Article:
Amidst all this commotion, Mary is mostly quiet, submissive, and open to God's will.  With the exception of the Magnificat, found in Luke's gospel, her remarks are mostly brief, and the editorial descriptions of her and her inner dispositions are sparse.  Mary responds to the Lord's messenger in faith, is obedient to her calling, and though never forgotten, does little to bring the spotlight solely upon herself.  It's as though her life is meant to point beyond herself, to the One who has called her, who has endowed her with the responsibility of bringing in to the world the one who will be Messiah.  She seems to understand that she is not the centerpiece of the narrative.  She is not the pivot upon which history turns.  But without her, the story is not complete.  Jesus has a particularity.  He has a mother.  He was born a Jew.  And we need to learn from whence Jesus comes.  We need to learn from Mary.

    Rev. Hamilton thus beckons Mary forth.  He says, "Mary, let us look at your life, and learn from it."  And he does so by carefully tending to the biblical text, utilizing biblical scholarship in a clear and helpful manner, and finally, adds a pastoral touch that makes these narratives relatable and applicable, illuminating ways these texts might inform the life of a faithful person through the use of examples from his ministry, as well as through the use of short, written prayers that concretize a lesson, such as learning to listen to God like Mary did to the angel, serving as a messenger like the shepherds, or finding a Mary and Elizabeth in your life.  

    Rev. Hamilton also takes care to distinguish between Catholic, Orthodox, and Protestant teachings concerning Mary, addressing issues like the Catholic dogma of the Immaculate Conception (most outside the Catholic tradition think this refers to Jesus--it does not, rather, it refers to the belief that Mary was conceived without sin).  Hamilton is also careful to address the debate among conservative and liberal scholars on the doctrine of the virginal conception of Jesus, arguing that both Matthew and Luke sought "to be clear that the biological reality of Mary's pregnancy was made possible by the direct action of God."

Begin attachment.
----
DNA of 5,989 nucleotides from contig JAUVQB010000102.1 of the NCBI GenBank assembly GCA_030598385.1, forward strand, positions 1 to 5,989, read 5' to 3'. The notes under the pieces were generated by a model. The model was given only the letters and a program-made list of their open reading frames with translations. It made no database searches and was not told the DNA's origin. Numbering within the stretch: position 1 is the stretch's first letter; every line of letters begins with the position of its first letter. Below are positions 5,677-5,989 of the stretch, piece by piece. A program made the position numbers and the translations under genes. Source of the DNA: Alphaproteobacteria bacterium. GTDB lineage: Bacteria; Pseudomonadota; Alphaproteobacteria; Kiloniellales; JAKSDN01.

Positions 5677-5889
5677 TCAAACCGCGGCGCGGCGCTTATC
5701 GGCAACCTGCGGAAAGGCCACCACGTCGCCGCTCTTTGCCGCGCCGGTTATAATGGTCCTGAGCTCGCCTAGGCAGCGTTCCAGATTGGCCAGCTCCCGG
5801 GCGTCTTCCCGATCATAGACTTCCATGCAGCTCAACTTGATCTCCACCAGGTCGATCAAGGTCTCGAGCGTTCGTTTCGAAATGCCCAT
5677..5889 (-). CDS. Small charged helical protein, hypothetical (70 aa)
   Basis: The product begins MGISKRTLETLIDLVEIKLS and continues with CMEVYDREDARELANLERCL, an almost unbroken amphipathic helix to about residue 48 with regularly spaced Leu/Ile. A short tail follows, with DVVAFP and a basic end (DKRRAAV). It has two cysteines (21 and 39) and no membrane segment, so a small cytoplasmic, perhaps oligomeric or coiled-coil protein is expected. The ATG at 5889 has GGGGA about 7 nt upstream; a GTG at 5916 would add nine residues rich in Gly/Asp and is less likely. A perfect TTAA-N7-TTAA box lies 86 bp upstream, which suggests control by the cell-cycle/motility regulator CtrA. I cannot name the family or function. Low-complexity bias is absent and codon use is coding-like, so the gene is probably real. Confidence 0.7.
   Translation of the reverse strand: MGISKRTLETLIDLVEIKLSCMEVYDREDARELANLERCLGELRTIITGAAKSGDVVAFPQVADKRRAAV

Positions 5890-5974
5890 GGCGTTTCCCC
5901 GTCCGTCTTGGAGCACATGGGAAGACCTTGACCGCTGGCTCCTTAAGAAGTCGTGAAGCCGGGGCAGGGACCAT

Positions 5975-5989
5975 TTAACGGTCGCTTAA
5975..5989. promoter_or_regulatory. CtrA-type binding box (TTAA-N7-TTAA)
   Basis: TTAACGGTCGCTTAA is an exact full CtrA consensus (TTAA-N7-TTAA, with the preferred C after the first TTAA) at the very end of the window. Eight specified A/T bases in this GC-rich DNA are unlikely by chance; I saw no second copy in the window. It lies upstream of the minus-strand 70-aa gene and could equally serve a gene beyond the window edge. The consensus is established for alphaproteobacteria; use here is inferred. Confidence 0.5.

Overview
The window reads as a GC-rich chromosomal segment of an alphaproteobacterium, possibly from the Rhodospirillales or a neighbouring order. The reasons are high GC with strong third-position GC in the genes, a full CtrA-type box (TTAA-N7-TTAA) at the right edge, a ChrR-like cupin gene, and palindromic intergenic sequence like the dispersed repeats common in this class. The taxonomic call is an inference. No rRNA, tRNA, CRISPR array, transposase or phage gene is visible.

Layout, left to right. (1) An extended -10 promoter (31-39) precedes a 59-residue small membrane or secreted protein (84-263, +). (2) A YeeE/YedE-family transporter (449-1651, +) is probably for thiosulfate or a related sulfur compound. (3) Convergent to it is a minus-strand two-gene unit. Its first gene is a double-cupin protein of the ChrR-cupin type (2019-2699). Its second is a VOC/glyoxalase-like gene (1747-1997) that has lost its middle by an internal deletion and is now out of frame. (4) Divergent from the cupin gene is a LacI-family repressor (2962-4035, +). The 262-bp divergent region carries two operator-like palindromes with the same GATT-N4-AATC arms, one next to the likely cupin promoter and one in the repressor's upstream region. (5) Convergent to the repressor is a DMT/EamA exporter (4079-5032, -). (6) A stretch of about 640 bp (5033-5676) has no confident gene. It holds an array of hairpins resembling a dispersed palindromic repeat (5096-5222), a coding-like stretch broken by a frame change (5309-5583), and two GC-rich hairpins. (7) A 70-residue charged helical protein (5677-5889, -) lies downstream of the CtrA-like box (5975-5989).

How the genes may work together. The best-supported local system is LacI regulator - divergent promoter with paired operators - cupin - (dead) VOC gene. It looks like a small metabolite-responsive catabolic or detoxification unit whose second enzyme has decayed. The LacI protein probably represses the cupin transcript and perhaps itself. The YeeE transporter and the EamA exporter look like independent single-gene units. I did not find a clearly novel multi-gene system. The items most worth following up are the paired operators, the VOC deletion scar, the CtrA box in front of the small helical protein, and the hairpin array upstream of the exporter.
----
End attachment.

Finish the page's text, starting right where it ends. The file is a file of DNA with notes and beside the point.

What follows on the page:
In addition to these doctrinal concerns, Hamilton addresses historical questions, tracing Mary's steps from the announcement of the angel to the birth of Christ.  In doing so, Hamilton tackles simple but elucidating questions, such as the path Joseph and Mary may have taken when traveling to Bethlehem, and the nature of the dwelling Mary and Joseph occupied during Jesus's birth, as well as the cultural and religious reasons why they may have been in a stable, instead of in the home of a relative.

    I have read a number of Rev. Hamilton's books, and this might be the one that I have enjoyed the most.  It is warm, pastoral, and focused primarily on getting the story straight.  Hamilton wants us to know Mary--who she was, where she has been, and the relevance she has for us today.

    I would suggest this book as an Advent study, or for a study of the life of Mary.  It is a good resource for small groups and other fellowships that can foster discussion, evoke reflection, and challenge the reader to greater faithfulness to the God who called forth Mary to bear the Christ, and who also calls us forth as witnesses, as heralds, as servants.

    Disclaimer: In accordance with federal guidelines, I must disclose this book was received in exchange for a review.

    Saturday
    Dec262009

    The Advent Project :: A Recap

    This Advent I did something many preachers and teachers do every year--I reflected on the lectionary and composed my thoughts.  I took it up as a challenge and as a way to stimulate my thinking about what it is that we celebrate in Christmas.  I found myself deeply struck by a few things, most notably the beauty and coherence of the biblical narrative.  Each week I tried to carefully find the thread which tied together the appointed readings.  Each week I found it to be the same--Jesus.  Of course, this shouldn't come as a shock.  We are to "offer Christ," after all.

    Below are links to the six messages I composed for Advent.  

    In addition, friends and family members responded to this project by joining with me in giving money to Living Water International.  I set a goal of $500 to help provide clean water for people around the world.  As it now stands, we raised $535, and soon Molly and I will add to that amount by making a year end gift.  Woohoo!  Thanks to all who participated!

    Friday
    Dec252009

    Advent Project: Christmas Day

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    Beautiful Feet

    .: Scripture Readings (Text NRSV, Audio NRSV) :.

    Isaiah 52:7-10

    52:7 How beautiful upon the mountains are the feet of the messenger who announces peace, who brings good news, who announces salvation, who says to Zion, "Your God reigns."

    52:8 Listen! Your sentinels lift up their voices, together they sing for joy; for in plain sight they see the return of the LORD to Zion.

    52:9 Break forth together into singing, you ruins of Jerusalem; for the LORD has comforted his people, he has redeemed Jerusalem.